Principals map the paths for their schools. And when it comes to disadvantaged schools, they are a key factor that leads to top performances, as revelealed by research conducted by the Centre for Independent Studies.
Our study used NAPLAN results to identify the 18 disadvantaged primary schools in Australia that achieved literacy and numeracy results consistently above the national average for the three-year period 2015 to 2017. None of these schools receives more taxpayer funding than other similarly disadvantaged schools.
After visiting and researching nine of these top-performing schools, we found some common themes: effective and efficient principals who provide leadership for the school to excel, with strong discipline, direct and explicit instruction, data-informed practice, teacher collaboration and professional learning, and comprehensive early reading instruction.
For the nine schools that participated in our study, the average principal tenure is 10 years, more than double the national average. More experienced principals tend to have a greater understanding of what works.
And it often takes several years before reforms translate into better student outcomes.
Clearly, state and territory school systems should consider giving additional incentives and support for experienced principals to stay longer at disadvantaged schools, conditional on the school improving its peformance.
This assumes that principals have sufficient autonomy to implement effective school policies. Disadvantaged students often have complex needs and every school community is different. Therefore, the principals’ autonomy is necessary for schools to respond in an appropriate way to help individual students.
Of course, principal autonomy doesn’t mean having no accountability mechanisms; and it should be noted that more autonomy could theoretically lead to worse results if school leadership is ineffective.
But our study found that 12 of Australia’s 18 high-achieving disadvantaged schools are in Victoria, which has more principal autonomy than other states. This indicates that giving principals more flexibility — for example, to select school staff and decide exactly how school budgets are spent — potentially helps them to respond better to the specific needs of their community.
So what are the most important practices effective school principals can implement to help students, especially those from disadvantaged backgrounds?
The clearest common factor in the schools we visited was school discipline. As one principal said: “School discipline is a key to our success. To be able to teach, you need to have an orderly and safe classroom and learning environment — and that’s something that we’ve put a lot of work into — as a precursor to the learning so that the learning can take place.”
We found that the approaches focused on high expectations of student behaviour, consistently applying a set of clear classroom rules, and maintaining a centralised school behaviour policy. The discipline at these schools has reached the point where there is a “critical mass” and new students are quickly incorporated into the positive school climate. But a positive school culture such as this has to come from the top; individual teachers with effective classroom management but without principal support can do only so much.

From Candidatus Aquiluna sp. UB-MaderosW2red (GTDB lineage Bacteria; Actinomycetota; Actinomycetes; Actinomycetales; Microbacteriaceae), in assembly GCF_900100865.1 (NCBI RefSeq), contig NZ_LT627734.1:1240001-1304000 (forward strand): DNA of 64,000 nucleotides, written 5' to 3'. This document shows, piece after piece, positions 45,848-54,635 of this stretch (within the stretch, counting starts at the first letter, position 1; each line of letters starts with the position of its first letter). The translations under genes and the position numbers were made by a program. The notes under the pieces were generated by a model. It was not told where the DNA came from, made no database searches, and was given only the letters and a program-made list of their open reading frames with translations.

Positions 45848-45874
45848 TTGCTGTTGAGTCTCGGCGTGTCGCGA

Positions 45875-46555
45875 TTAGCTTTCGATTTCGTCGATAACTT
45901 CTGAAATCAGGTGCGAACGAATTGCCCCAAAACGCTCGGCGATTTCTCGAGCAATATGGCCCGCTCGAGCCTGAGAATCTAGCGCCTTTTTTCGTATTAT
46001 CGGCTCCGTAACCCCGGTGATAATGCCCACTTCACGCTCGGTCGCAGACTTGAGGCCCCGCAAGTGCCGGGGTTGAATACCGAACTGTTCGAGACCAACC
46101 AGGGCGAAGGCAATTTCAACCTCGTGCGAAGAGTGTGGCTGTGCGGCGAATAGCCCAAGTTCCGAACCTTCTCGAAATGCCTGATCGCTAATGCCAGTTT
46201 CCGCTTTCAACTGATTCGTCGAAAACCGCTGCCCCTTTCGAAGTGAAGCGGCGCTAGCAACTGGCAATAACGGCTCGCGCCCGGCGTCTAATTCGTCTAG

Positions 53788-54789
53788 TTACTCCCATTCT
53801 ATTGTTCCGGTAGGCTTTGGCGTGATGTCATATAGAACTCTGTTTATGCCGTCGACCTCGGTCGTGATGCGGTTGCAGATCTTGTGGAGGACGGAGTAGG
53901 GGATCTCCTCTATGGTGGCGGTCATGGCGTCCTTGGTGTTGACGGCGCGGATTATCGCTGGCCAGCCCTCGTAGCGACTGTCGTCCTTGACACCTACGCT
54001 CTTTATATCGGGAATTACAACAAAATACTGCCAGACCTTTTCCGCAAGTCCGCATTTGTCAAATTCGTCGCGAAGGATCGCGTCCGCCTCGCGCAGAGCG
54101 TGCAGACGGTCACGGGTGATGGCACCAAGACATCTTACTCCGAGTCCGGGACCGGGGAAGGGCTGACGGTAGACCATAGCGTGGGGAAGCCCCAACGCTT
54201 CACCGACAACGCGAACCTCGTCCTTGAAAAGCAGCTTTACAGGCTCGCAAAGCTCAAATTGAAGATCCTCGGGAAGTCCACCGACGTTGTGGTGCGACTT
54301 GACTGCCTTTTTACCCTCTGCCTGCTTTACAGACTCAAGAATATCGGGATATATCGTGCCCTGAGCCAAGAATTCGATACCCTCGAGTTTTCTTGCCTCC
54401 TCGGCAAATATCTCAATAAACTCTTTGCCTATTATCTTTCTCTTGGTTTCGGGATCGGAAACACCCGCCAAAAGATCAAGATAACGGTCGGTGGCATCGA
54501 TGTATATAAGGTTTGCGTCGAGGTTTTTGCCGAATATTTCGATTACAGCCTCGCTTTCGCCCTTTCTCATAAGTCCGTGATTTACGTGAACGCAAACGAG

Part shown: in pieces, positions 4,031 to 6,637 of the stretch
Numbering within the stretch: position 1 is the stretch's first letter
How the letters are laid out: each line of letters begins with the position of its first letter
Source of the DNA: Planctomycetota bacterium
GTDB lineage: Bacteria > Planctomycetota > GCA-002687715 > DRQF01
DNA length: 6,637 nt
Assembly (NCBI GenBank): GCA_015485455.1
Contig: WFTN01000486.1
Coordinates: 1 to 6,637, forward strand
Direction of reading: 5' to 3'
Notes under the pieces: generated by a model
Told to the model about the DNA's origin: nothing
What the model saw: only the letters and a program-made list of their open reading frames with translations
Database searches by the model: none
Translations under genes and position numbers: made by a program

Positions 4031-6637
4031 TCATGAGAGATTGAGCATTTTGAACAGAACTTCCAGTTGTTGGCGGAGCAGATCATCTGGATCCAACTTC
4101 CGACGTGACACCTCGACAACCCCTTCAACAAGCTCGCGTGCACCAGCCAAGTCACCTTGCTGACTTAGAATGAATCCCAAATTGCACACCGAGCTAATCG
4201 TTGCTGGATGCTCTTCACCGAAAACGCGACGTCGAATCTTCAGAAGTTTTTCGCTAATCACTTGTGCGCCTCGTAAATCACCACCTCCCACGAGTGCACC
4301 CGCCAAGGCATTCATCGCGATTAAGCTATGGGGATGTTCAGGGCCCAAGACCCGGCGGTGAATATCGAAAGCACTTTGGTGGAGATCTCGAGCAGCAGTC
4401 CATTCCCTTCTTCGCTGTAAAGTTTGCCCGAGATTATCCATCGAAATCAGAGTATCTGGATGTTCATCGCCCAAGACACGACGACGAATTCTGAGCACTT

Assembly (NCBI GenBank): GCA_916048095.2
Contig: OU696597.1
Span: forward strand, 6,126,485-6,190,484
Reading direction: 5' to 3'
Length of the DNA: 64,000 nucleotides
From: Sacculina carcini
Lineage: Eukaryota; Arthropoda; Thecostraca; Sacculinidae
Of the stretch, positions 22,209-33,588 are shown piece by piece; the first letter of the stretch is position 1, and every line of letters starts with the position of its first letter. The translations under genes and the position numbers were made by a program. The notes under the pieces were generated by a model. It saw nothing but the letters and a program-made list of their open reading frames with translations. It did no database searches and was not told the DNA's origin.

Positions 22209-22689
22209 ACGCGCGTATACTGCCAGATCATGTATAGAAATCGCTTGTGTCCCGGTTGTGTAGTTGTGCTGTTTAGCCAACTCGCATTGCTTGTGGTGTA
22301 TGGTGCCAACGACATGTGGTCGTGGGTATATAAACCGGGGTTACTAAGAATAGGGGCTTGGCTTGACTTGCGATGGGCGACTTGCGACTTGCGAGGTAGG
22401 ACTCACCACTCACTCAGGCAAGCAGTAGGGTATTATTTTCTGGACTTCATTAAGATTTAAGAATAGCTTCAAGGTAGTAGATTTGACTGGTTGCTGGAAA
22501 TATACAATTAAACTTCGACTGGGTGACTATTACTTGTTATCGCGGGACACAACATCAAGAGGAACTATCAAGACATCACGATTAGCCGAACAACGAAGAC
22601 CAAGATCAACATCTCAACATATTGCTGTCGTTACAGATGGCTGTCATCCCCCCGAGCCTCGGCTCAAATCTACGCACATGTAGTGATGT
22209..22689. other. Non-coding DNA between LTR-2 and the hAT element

Direct instruction — where the teacher explicitly teaches new content in sequenced and structured lessons — was another common approach across the top-performing schools. This tended to be a school-wide approach encouraged by the principal.
“We haven’t got time to muck around for kids to discover things by themselves. We have to actually teach them,” was how one of the principals put it to me.
Almost all the teachers we interviewed said they used direct instruction in every lesson, especially for new content and at the start of lessons.
This is consistent with the large and growing body of research indicating considerable benefits of direct instruction. A recent meta-analysis of more than 300 studies across 50 years concluded direct instruction has significant positive effects on student achievement across all subjects and non-academic indicators.
But according to OECD data, students in disadvantaged Australian schools are less likely to receive direct instruction than in more advantaged schools.
Practices such as school discipline and direct instruction are often categorised as part of a back-to-basics approach, but this isn’t a fair representation. They require commitment and excellent teacher professionalism, and are supported by the latest educational research. They may not sound as cutting-edge as “21st-century learning” but they are far more effective approaches for principals to take.
No country in the world has succeeded in eliminating education inequity. On average, students from disadvantaged social backgrounds perform worse academically than more advantaged students.
The challenge is to emulate the success stories in our study across the whole school system. This will be difficult, but it doesn’t necessarily require spending more taxpayer money.
We can improve outcomes for our most disadvantaged children, if evidence-based school policies and practices are adopted.
Blaise Joseph is a research fellow in education at the Centre for Independent Studies and author of Overcoming the Odds: A Study of Australia’s Top-Performing Disadvantaged Schools.
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